A study in the Chilean Patagonia...
During college, I did a summer internship in Chile with a professor of marine ecology. A month before the trip I met up the professor at a meeting in Brazil, where we discussed my project. The project would be concentrated on studying “floating algae.” What? Yeah, he wanted me to get on a boat and hunt for algae that were floating in the middle of the ocean, in order to analyze the accompanying fauna. Hmmm…OK, and?
The professor explained that these algae were detached because of strong marine currents, storms, and winds, and they were now drifting on the surface, a term called rafting. Along with the algae, some fauna would likely be attached, sheltered in between the leaves. Most of these companion fauna are marine invertebrates with no larval phase. Without a planktonic larval phase, many invertebrates have a limited distance they can move on their own. By hitching a ride on these floating algae, the algae become a mechanism for dispersion and connectivity for many marine species!
Macrocystis pyrifera floating. By Ivan Hinojosa.
Photo: Schematic of benthic and floating algae and the most common animals found in both states. By Ivan Hinojosa.
This professor and his team had previously reported the presence of native species in different regions of the country, but the majority of those animals lacked a larval phase. It didn’t make sense how these animals could be so widely dispersed in different areas. This could only be explained by a “loading” of these species to new regions. It was then discovered that the floating algae were the means of transportation for these marine communities. The algae is like a bus, but instead of picking up and dropping off around a city, the algae can float for hundreds of miles in the ocean. Interesting, no?
And it was! Since my internship only lasted three months, I wasn't able to participate in the collection of my samples (the cool part), because the identification of fauna would take too long after returning. However, the professor did take me on an expedition for another project! Imagine a paradise, with big waves, lots of sun, but very cold weather. Three of us were floating in a small boat, GPS in one hand, binoculars in the other, paper and pencil at the ready to take notes. We couldn't take our attention from the sea, always searching for the algae rafts. Oh, and man was I seasick! But in those moments, you just contract your stomach and remember your love for science, and everything will work out.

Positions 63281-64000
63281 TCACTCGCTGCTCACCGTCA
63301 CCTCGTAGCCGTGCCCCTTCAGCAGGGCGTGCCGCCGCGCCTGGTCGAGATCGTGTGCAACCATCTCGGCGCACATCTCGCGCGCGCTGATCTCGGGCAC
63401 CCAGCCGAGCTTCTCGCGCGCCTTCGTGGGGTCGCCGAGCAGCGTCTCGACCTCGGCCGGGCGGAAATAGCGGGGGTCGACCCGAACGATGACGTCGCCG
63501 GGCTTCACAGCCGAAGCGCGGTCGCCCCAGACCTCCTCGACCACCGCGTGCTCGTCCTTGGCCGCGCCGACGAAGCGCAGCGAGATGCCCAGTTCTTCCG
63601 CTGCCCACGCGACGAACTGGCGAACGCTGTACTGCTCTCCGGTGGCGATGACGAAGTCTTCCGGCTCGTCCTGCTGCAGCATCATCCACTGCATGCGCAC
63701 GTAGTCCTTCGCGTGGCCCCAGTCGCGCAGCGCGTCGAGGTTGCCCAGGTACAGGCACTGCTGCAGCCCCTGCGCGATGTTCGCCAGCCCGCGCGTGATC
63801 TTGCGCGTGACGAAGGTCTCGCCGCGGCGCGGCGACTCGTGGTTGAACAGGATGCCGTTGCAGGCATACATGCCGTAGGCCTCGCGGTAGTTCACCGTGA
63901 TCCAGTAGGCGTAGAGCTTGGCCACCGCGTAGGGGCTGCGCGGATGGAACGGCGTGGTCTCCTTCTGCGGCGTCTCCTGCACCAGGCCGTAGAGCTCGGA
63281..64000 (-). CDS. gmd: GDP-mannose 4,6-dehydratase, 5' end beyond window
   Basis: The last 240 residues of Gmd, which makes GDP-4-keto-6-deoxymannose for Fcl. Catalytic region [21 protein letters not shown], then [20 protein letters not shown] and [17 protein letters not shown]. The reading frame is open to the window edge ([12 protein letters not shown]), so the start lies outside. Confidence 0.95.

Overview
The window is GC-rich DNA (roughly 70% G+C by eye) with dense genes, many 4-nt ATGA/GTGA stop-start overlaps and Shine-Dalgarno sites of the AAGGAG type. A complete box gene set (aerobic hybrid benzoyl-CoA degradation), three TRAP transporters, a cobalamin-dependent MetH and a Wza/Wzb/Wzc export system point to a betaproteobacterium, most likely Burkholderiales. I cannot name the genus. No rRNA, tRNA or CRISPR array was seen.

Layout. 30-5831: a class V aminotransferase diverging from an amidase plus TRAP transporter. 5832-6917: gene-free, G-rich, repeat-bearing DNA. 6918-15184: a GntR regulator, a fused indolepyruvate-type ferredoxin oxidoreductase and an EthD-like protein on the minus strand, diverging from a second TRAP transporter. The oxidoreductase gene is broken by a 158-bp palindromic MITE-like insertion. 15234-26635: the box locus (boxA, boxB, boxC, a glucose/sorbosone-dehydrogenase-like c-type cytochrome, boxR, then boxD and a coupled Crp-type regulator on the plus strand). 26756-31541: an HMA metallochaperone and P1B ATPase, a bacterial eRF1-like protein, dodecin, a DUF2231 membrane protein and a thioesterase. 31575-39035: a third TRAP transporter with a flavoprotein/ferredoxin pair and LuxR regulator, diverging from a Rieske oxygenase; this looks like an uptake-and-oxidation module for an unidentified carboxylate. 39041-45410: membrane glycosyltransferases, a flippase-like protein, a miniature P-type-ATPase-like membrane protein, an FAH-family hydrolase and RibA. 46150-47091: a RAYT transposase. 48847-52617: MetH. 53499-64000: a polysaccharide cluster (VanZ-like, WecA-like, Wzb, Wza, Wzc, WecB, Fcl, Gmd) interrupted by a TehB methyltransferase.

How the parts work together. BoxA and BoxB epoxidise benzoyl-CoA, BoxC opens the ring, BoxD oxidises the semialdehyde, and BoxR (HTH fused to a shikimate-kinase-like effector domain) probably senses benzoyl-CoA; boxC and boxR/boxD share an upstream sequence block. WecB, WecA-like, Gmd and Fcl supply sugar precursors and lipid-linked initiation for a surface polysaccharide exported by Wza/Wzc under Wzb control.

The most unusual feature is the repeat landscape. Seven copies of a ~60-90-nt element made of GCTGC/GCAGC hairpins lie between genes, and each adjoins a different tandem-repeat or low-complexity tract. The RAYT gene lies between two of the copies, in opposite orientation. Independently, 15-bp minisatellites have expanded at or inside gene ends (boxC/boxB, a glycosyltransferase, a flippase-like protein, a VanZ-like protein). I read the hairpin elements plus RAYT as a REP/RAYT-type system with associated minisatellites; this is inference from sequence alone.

Left: Me and the boat in Punta Choros before the expedition; Right: People collecting a raft of floating macroalgae with a sieve so animals cannot escape. Pics: Ivan Hinojosa
My project aimed to compare the fauna accompanying floating algae with that of algae that have not yet detached, which we call benthic. Benthic algae are fixed to the bottom or to some substrate, like a stone, for example. The benthic algae were collected through scuba diving. The specific algae I studied were Macrocystis pyrifera, which form giant kelp forests in the Pacific Ocean.
On the left are fronds of a benthic algae, the famous marine kelp. To the right is a close-up image of Macrocystis pyrifera, with its leaves and aerocysts. Second photo by Ivan Hinojosa
In the lab, the algae were washed in strainers to size fractionate and retain the animals that we wanted to identify. After that, the algae were weighed and measured. We identified the animals with magnifying glasses.
So, onto the results! The benthic algae had abundant companion fauna, which were different from the floating algae. Some groups like sea urchins and some crustaceans (called decapods) were only found on the benthic algae, likely because they were unable to hold onto the non-fixed algae while it drifted.
Graph of the occurrence of different taxa within each kind of algae; floating and benthic. By Izadora Mattiello and Ivan Hinojosa.
Another interesting finding was that despite the lower number of species, floating algae mostly supported species with direct development (those without a larval phase). This further reinforces our initial hypothesis that floating algae contribute to species dispersal. A well-known case on the Chilean coast is the bivalve mollusk Gaimardia trapesina.
Unfortunately, almost everything has a downside. In this case, it is garbage loading! With all of the human-produced plastic waste that has been thrown into the ocean, the algae end up carrying litter in addition to animals. During my analysis, I got tired of throwing plastic away; there were bottle lids, pieces of rope, etc. that ended up entangled in the algae. It is very clear how much we have abused this ecosystem.
Do you like rubbish in your car, the subway, or on an airplane? The next time you are at the beach, try to remember how tiny marine animals are transported, and grant them the same respect you expect for yourself.
To the next!
by Ivan Hinojosa.
Know more at: Lab BEDIM